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I recently started a new position as a researcher in a start-up. This is the founder's (my boss) first start-up and it was created less than 1 year ago, so I would say we are both new at this. The research can entail a lot of involved mathematics (similarly to e.g. machine learning), but in the end we are of course concerned with practical deployment too.

Our first intern started a 5-months internship this week. His background is pure maths, and the internship we agreed on was very mathematical. After all parties agreed to the internship and its topic (though my boss was not very involved at that stage), a more deployment-oriented project came up and my boss told me that he would like the intern to work on it. This week, he made it clear that the main focus of the internship should be this project.

This change of plan makes me uncomfortable. I am personally somewhat agnostic to both internships (mathematical or deployment-oriented), but I find it unfair to sell an internship to someone and then change the topic to something he may not like, once it is too late for him to change his mind. On the other hand, my boss is the boss. What should I do?

  • Is it part of your responsibilities or roles to look out for this intern and their well-being/support, or HR in general? Will this project last more than 5 months or is it something transitory but critical? – DarkCygnus Mar 15 at 20:53
  • Are the terms of the internship a legally binding contract? Is there any verbiage to the exact duties, tasks, and responsibilities? Is there a clause that speaks to the changed nature of the internship? More importantly, would you be depriving the intern of a valuable learning opportunity by speaking up about this? – joeqwerty Mar 15 at 21:07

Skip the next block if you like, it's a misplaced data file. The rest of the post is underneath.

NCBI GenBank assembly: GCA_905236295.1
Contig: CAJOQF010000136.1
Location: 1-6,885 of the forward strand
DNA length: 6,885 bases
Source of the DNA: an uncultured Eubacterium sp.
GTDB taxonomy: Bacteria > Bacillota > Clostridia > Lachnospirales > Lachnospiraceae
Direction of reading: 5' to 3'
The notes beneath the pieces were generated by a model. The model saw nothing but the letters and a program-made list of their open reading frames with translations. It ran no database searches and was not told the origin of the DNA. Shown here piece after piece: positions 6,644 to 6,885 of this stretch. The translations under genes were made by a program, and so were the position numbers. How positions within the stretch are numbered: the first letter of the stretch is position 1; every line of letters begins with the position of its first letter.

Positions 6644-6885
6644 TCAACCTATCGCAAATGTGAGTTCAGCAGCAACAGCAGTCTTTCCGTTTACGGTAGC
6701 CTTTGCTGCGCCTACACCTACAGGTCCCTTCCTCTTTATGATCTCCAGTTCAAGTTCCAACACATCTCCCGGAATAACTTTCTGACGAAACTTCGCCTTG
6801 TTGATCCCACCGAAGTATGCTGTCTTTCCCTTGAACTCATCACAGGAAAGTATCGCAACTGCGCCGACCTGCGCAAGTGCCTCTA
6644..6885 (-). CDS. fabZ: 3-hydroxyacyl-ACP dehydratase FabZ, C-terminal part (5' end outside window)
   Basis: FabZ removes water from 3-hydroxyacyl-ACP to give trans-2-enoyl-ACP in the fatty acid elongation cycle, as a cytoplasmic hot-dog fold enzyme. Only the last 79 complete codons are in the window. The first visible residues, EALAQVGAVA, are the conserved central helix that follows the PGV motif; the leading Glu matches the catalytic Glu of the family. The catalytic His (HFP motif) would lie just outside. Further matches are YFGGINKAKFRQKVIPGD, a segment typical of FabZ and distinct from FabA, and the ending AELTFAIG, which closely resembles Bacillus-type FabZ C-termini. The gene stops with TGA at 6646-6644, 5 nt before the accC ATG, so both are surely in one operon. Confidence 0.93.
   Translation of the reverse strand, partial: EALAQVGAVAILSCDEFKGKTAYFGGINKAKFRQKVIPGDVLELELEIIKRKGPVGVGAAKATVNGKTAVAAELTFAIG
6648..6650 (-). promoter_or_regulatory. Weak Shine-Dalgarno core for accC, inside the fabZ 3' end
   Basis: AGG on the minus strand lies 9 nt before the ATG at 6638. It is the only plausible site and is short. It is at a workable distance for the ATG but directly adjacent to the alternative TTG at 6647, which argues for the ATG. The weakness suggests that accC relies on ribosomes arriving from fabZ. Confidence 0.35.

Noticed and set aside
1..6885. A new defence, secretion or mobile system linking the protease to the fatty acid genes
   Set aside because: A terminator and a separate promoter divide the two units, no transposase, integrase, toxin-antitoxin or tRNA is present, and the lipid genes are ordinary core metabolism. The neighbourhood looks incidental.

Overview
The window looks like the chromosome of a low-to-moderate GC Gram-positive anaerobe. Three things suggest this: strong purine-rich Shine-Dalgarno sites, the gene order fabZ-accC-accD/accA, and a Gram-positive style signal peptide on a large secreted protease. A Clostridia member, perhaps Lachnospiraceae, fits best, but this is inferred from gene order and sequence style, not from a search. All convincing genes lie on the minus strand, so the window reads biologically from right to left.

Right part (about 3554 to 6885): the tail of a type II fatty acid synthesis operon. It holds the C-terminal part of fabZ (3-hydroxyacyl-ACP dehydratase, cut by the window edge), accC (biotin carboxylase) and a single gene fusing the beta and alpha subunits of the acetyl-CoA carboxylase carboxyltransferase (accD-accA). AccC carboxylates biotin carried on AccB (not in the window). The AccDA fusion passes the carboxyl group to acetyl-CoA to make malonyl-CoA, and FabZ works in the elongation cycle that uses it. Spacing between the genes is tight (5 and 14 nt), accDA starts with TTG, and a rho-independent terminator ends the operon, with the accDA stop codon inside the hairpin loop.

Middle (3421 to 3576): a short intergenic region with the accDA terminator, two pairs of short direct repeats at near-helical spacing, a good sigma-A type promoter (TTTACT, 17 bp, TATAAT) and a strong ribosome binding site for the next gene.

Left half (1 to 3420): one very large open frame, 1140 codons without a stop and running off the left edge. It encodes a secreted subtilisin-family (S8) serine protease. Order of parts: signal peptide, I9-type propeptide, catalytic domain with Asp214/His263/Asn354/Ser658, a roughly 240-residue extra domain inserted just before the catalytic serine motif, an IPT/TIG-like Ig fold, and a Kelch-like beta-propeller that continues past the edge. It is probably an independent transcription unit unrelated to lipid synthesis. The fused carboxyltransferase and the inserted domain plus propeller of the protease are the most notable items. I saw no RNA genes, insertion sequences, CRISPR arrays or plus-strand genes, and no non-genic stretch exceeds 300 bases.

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    @DarkCygnus : Yes, I would say that looking out for the intern in general is part of my responsibilities. The project will last more than 5 months, it just started but it looks like it will be important for the company. – Researcher Mar 15 at 21:23
  • @joeqwerty : the terms of the internship are legally binding, terms of the exact duties are generic and no clause address the changed nature of the internship. I'm sorry, I don't understand your last question, can you clarify it please? – Researcher Mar 15 at 21:24
  • My last question is would you be depriving them of a valuable learning opportunity in this new area? Have you asked them? Do they have any interest in this new area? It might very well benefit them. – joeqwerty Mar 15 at 21:38
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Sometimes companies seem to be of the opinion that an intern is simply a low-paid/unpaid slave to do whatever tasks others don't want to be done. Care must be exercised to ensure that is not the situation.

I look back on the internship I did while in grad school. My supervisor was quite upset the one day to find the janitor had asked me to help him change light bulbs! That was not within my "range" of duties. I, however, was willing to do whatever was needed, as I would soon be leading a similar organization that might have me doing whatever menial task might need done, even as the guy "in charge".

The question I'd ask is "Does this new project give real world experience using his/her education?" If so, it's not out of the question to consider for the intern. Perhaps get the intern's opinion on it.

But if you're really concerned about it, I'd suggest having a talk with the boss.

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I graduated two years ago, and did three internships during my studies. Without a country, I can not look into your specific legislations and thus can not give a legal answer. (Plus, we would probably need to review the contracts to see if it is binding or not. To do so, you should consult someone whose job is to do so).

Now, for a cultural/company answer1. Yes, it is ok, sadly. I had a fellow student taking an internship about data processing and ending up sorting photos in folder, without the slightest hint of coding. I have been "hired" to code in a language, on a defined technology, and switched mid internship to something else.

As said Keith, most interns are treated barely better than glorified slaves cheap work-force. Going to work was more expensive that what I was paid for it. So changing the subject of my internship was the least of my concern.